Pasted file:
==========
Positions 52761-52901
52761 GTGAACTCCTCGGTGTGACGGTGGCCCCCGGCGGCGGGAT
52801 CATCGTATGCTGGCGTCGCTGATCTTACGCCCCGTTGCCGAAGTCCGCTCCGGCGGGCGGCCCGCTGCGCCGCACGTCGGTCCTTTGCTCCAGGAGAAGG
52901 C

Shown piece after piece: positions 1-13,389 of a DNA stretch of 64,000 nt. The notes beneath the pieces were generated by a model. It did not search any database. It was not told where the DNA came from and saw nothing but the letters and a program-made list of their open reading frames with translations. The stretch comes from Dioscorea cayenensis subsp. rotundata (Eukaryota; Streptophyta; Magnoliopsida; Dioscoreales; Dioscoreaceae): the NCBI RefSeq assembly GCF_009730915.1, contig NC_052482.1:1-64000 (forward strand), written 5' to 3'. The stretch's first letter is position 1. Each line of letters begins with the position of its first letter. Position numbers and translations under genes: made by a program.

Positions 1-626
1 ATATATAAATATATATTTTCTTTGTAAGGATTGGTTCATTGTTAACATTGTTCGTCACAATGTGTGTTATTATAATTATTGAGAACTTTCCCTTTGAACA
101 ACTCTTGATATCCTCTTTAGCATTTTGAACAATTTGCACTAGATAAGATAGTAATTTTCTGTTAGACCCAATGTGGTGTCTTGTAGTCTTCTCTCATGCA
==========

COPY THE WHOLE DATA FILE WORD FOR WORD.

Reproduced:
Positions 52761-52901
52761 GTGAACTCCTCGGTGTGACGGTGGCCCCCGGCGGCGGGAT
52801 CATCGTATGCTGGCGTCGCTGATCTTACGCCCCGTTGCCGAAGTCCGCTCCGGCGGGCGGCCCGCTGCGCCGCACGTCGGTCCTTTGCTCCAGGAGAAGG
52901 C

Shown piece after piece: positions 1-13,389 of a DNA stretch of 64,000 nt. The notes beneath the pieces were generated by a model. It did not search any database. It was not told where the DNA came from and saw nothing but the letters and a program-made list of their open reading frames with translations. The stretch comes from Dioscorea cayenensis subsp. rotundata (Eukaryota; Streptophyta; Magnoliopsida; Dioscoreales; Dioscoreaceae): the NCBI RefSeq assembly GCF_009730915.1, contig NC_052482.1:1-64000 (forward strand), written 5' to 3'. The stretch's first letter is position 1. Each line of letters begins with the position of its first letter. Position numbers and translations under genes: made by a program.

Positions 1-626
1 ATATATAAATATATATTTTCTTTGTAAGGATTGGTTCATTGTTAACATTGTTCGTCACAATGTGTGTTATTATAATTATTGAGAACTTTCCCTTTGAACA
101 ACTCTTGATATCCTCTTTAGCATTTTGAACAATTTGCACTAGATAAGATAGTAATTTTCTGTTAGACCCAATGTGGTGTCTTGTAGTCTTCTCTCATGCA